Burch: 'City Paper' closing

Friday, July 26, 2013 at 2:13am
By Michael R. Burch

It has been a distinct honor and a real pleasure to have been allowed to write a weekly column for The City Paper these last three years. But I’m glad that I didn’t quit my day job, because professional journalism is becoming a very tough financial row to hoe.

As more and more content becomes free on the Internet, it becomes harder and harder to get readers to pay for anything non-copyright-able, like the news. And as advertisers devote more and more of their budgets to Internet heavyweights like Google and YouTube, it becomes harder and harder for smaller publishers to earn enough advertising money to stay afloat. I believe The City Paper has been a consistently good publication that is now shutting down through no fault of its own — a victim of demographics.

Unfortunately, many other outstanding small news outfits will soon follow suit. Such is the march of progress, one supposes. But sometimes “progress” means settling for a cheap aluminum can, rather than a fist-satisfying pewter tankard.

And such “progress” is not limited to newspapers and pubs. In a recent flashy presentation to well-heeled advertisers, Google’s Eric Schmidt didn’t predict that Internet video will one day surpass TV viewing. Instead, according to him, it’s already happened. Schmidt said that “the future is now” for YouTube, which recently passed one billion unique visitors per month. But he’s already talking about six or seven billion.

Obviously, if Google, YouTube, Facebook and a few other Internet heavyweights get billions of visitors per month, they can suck in huge amounts of advertising money, creating enormous vacuums elsewhere in the ether. In the writing world, quality normally means much more than quantity ... but not if no one can find the words.

I hope all my colleagues at The City Paper are able to land on their feet. I was very fortunate to have worked with two excellent editors, William Williams and James Nix. They gave me the chance to follow in the footsteps of “Give ’em Hell” Harry S. Truman, who once pointed out that he didn’t actually give anyone hell: he just told them the truth and they thought it was hell.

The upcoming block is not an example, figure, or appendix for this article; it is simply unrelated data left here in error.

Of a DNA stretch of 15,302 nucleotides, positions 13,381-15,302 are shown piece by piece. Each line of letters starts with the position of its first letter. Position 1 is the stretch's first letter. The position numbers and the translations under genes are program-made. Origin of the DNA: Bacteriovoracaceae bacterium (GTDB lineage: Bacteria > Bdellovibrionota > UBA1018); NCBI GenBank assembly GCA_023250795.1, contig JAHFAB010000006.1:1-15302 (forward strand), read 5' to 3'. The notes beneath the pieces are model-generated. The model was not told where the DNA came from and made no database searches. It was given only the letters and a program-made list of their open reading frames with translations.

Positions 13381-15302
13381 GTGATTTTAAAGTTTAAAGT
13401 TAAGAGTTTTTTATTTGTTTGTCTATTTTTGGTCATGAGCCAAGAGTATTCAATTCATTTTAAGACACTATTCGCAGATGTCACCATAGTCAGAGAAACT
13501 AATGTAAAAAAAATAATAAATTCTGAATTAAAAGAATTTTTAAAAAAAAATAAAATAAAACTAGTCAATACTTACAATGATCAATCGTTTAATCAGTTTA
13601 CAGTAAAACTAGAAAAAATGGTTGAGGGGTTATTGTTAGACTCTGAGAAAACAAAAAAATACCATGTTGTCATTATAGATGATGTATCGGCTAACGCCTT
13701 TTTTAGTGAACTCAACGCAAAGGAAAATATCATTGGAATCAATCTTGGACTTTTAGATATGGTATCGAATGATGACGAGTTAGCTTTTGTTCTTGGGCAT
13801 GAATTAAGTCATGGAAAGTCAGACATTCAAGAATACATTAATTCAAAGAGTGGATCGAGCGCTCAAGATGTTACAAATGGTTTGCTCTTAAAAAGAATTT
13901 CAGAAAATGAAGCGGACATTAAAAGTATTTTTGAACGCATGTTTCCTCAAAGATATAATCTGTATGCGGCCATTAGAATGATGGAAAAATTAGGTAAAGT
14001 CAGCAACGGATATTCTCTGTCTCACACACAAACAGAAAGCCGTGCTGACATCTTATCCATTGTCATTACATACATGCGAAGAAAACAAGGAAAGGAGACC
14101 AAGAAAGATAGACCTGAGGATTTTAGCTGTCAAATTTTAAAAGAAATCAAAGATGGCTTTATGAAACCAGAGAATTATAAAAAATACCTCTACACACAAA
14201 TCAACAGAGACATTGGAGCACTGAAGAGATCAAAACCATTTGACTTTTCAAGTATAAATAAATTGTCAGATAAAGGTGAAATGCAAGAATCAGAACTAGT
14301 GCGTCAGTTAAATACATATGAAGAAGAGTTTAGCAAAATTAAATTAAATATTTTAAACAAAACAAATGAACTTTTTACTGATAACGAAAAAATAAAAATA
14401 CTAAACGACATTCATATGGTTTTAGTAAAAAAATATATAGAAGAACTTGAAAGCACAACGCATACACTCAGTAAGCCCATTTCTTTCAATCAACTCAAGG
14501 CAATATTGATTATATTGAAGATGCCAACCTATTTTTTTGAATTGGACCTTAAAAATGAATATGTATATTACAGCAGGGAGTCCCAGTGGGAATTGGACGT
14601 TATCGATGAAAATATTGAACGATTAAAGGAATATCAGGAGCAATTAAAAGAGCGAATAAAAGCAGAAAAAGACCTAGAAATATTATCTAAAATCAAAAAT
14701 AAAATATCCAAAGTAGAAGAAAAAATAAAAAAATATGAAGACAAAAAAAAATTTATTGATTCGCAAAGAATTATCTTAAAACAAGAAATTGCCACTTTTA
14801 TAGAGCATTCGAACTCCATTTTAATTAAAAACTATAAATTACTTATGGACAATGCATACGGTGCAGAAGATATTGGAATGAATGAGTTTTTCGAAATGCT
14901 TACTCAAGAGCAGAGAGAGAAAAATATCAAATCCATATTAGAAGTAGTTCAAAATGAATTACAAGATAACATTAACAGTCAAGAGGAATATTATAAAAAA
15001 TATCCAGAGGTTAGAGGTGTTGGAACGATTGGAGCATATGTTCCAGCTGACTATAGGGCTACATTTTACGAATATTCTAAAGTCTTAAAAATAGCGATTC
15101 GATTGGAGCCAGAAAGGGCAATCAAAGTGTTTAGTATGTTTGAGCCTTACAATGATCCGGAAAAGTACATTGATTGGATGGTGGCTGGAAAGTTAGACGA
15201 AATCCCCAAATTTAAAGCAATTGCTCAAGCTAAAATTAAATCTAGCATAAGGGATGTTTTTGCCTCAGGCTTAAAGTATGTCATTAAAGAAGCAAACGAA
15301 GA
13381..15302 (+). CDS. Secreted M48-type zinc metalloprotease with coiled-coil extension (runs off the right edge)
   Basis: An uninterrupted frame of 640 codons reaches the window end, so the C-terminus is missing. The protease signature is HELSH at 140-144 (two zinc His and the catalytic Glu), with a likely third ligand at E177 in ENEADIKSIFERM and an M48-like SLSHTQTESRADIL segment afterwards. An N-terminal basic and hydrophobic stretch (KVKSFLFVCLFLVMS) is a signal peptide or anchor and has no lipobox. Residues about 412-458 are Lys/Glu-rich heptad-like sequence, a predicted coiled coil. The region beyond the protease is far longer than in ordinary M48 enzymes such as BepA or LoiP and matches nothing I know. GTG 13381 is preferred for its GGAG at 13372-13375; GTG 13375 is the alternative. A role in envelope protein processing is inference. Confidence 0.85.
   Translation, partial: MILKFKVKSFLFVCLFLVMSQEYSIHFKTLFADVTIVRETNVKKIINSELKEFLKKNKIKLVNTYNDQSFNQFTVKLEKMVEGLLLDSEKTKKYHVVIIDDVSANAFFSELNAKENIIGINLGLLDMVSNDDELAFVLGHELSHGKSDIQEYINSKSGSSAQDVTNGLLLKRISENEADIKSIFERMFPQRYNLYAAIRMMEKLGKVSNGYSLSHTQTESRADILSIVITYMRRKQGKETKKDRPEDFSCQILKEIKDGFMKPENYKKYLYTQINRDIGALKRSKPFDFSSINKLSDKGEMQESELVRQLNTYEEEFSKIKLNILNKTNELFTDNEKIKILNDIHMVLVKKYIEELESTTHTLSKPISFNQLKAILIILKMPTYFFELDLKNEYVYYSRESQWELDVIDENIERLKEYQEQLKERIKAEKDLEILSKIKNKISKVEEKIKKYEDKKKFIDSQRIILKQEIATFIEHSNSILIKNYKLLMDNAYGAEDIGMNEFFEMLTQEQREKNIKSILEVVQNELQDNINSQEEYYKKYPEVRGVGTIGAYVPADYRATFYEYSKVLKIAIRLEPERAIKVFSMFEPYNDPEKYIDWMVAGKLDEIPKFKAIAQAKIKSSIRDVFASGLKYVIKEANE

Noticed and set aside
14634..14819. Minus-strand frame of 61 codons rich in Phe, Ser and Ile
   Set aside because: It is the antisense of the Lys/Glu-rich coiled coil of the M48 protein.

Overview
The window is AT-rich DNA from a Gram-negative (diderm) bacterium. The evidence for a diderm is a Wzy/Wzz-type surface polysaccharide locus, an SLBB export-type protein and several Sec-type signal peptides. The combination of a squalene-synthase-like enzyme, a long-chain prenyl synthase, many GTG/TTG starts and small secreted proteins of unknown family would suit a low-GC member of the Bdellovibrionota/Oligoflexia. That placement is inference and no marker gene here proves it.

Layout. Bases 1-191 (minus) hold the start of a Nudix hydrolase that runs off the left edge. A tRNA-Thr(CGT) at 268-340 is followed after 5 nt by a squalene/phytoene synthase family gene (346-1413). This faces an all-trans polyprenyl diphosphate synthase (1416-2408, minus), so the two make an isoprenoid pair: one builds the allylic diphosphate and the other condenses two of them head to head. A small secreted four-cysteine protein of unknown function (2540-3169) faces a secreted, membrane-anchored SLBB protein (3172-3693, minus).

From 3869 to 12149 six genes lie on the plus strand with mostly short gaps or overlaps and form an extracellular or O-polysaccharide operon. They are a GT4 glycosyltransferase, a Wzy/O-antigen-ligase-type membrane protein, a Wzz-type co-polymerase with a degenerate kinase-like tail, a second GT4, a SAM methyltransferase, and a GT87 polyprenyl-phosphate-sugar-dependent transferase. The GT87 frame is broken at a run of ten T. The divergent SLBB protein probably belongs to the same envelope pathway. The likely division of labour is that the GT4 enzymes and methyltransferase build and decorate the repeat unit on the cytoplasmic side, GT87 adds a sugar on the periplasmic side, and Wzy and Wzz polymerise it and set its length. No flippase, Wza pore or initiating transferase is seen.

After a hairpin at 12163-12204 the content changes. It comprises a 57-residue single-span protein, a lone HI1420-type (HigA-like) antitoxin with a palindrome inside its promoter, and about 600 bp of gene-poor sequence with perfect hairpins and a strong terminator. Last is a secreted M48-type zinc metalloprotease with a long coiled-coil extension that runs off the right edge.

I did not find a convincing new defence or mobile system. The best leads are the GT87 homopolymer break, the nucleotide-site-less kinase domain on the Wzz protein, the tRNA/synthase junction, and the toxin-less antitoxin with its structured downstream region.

Michael R. Burch is a Nashville-based editor and publisher of Holocaust poetry and other “things literary” at www.thehypertexts.com.

Filed under: City Voices

105 Comments on this post:

By: Moonglow1 on 7/29/13 at 6:10

Moonglow1:speaking of Christianity, the Pope announced " who am I to pass judgment on gays..." oh oh now what are the Repub nuts going to do

By: yogiman on 7/29/13 at 7:31

Sorry Mike,

But to prefer a Kenyan as your president who refuses to identify himself tells me you're as ignorant on common sense in the Constitution as your favorable fellow posters here.

But let's presume he was an American citizen when he was adopted into Indonesian citizenship; has he ever repatriated his citizenship? If he has (which he's never announced), what law would give him natural born status even though he could only be a dual-citizen?

By: yogiman on 7/29/13 at 8:14


I've got some news for you. Politically, there isn't much difference between Obama (if that's his name, Bush, Clinton, G.H.W. Bush, Kennedy and on down the line over the past several decades. They have all "left the gate open" on our borders for illegal aliens with a "welcome home" attitude to them.

Did you not hear G. H. W. Bush make the statement about becoming a [one world government]? Wasn't it Clinton when our jobs started moving overseas? Didn't George Bush push for that "open road" between Mexico and Canada through the USA? Wasn't it Bush who also pushed for an amnesty bill for illegal aliens?

So what's the biggest difference between Barry and the others? They are all natural born citizens and no question was ever raised on that issue.

So when John McCain presented his birth certificate when he was questioned, why didn't Barry present his? Why did Barry question McCain but refused to be questioned himself? What was he trying to hide?

By: budlight on 7/30/13 at 4:56

Moonglow1 on 7/29/13 at 7:10
Moonglow1:speaking of Christianity, the Pope announced " who am I to pass judgment on gays..." oh oh now what are the Repub nuts going to do

You left out part of the quote: he said "pass judgment on gay priests". He did not refer to gays in general. And of course he would say that. He is not the "judge"; God is the judge. He probably didn't say that the people are not the problem, the sin is the problem.

And the Repub nuts are not the only ones. I know some Democrats who are relatively liberal who do not agree with the Obamagaymovement.

By: Mike Burch on 7/31/13 at 1:50


Who is God to judge human beings, if he created the world? Who is responsible for evi, for suffering and death? The writers of the Bible tried to blame human beings, but they didn't know about evolution. We now know that there never was a perfect garden of Eden, and that trillions of animals suffered and died before man existed. And we know that man is a product of his environment, just as lions and tigers are. We don't condemn lions and tigers for killing and eating other innocent animals. They can't help the fact that they have to "sin" in order to live. But neither could our ancestors have hoped to live without fighting, killing, etc.

So obviously God is the "original sinner" if he created a world where it was impossible for his creations to live together in peace. Paul's gospel was wrong because he foolishly believed the garden of Eden story. But it was a myth, like the myth of Noah's flood, which quite obviously never happened. There was no global flood that covered the highest mountains, and no perfect Garden of Eden. But without a perfect Garden of Eden, original sin falls in the lap of the Creator, if there is a creator.